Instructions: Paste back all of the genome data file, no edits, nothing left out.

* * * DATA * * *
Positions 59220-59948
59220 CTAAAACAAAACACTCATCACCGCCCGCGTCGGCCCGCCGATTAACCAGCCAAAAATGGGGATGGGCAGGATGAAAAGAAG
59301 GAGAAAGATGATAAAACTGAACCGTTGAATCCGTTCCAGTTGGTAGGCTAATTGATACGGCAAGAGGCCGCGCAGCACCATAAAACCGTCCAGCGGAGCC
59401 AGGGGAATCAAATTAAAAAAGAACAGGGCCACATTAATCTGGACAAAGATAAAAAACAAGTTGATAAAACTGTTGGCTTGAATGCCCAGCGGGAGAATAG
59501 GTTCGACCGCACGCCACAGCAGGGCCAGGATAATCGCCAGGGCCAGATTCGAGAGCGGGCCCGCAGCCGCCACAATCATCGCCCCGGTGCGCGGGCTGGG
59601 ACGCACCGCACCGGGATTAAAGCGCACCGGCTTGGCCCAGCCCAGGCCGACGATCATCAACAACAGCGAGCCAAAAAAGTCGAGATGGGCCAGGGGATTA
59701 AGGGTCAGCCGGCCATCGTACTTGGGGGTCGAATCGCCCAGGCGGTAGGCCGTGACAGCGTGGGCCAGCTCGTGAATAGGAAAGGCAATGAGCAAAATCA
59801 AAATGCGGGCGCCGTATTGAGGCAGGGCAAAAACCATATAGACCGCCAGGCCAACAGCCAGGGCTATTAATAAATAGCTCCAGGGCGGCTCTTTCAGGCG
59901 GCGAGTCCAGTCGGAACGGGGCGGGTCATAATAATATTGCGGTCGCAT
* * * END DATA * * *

Positions 59220-59948
59220 CTAAAACAAAACACTCATCACCGCCCGCGTCGGCCCGCCGATTAACCAGCCAAAAATGGGGATGGGCAGGATGAAAAGAAG
59301 GAGAAAGATGATAAAACTGAACCGTTGAATCCGTTCCAGTTGGTAGGCTAATTGATACGGCAAGAGGCCGCGCAGCACCATAAAACCGTCCAGCGGAGCC
59401 AGGGGAATCAAATTAAAAAAGAACAGGGCCACATTAATCTGGACAAAGATAAAAAACAAGTTGATAAAACTGTTGGCTTGAATGCCCAGCGGGAGAATAG
59501 GTTCGACCGCACGCCACAGCAGGGCCAGGATAATCGCCAGGGCCAGATTCGAGAGCGGGCCCGCAGCCGCCACAATCATCGCCCCGGTGCGCGGGCTGGG
59601 ACGCACCGCACCGGGATTAAAGCGCACCGGCTTGGCCCAGCCCAGGCCGACGATCATCAACAACAGCGAGCCAAAAAAGTCGAGATGGGCCAGGGGATTA
59701 AGGGTCAGCCGGCCATCGTACTTGGGGGTCGAATCGCCCAGGCGGTAGGCCGTGACAGCGTGGGCCAGCTCGTGAATAGGAAAGGCAATGAGCAAAATCA
59801 AAATGCGGGCGCCGTATTGAGGCAGGGCAAAAACCATATAGACCGCCAGGCCAACAGCCAGGGCTATTAATAAATAGCTCCAGGGCGGCTCTTTCAGGCG
59901 GCGAGTCCAGTCGGAACGGGGCGGGTCATAATAATATTGCGGTCGCAT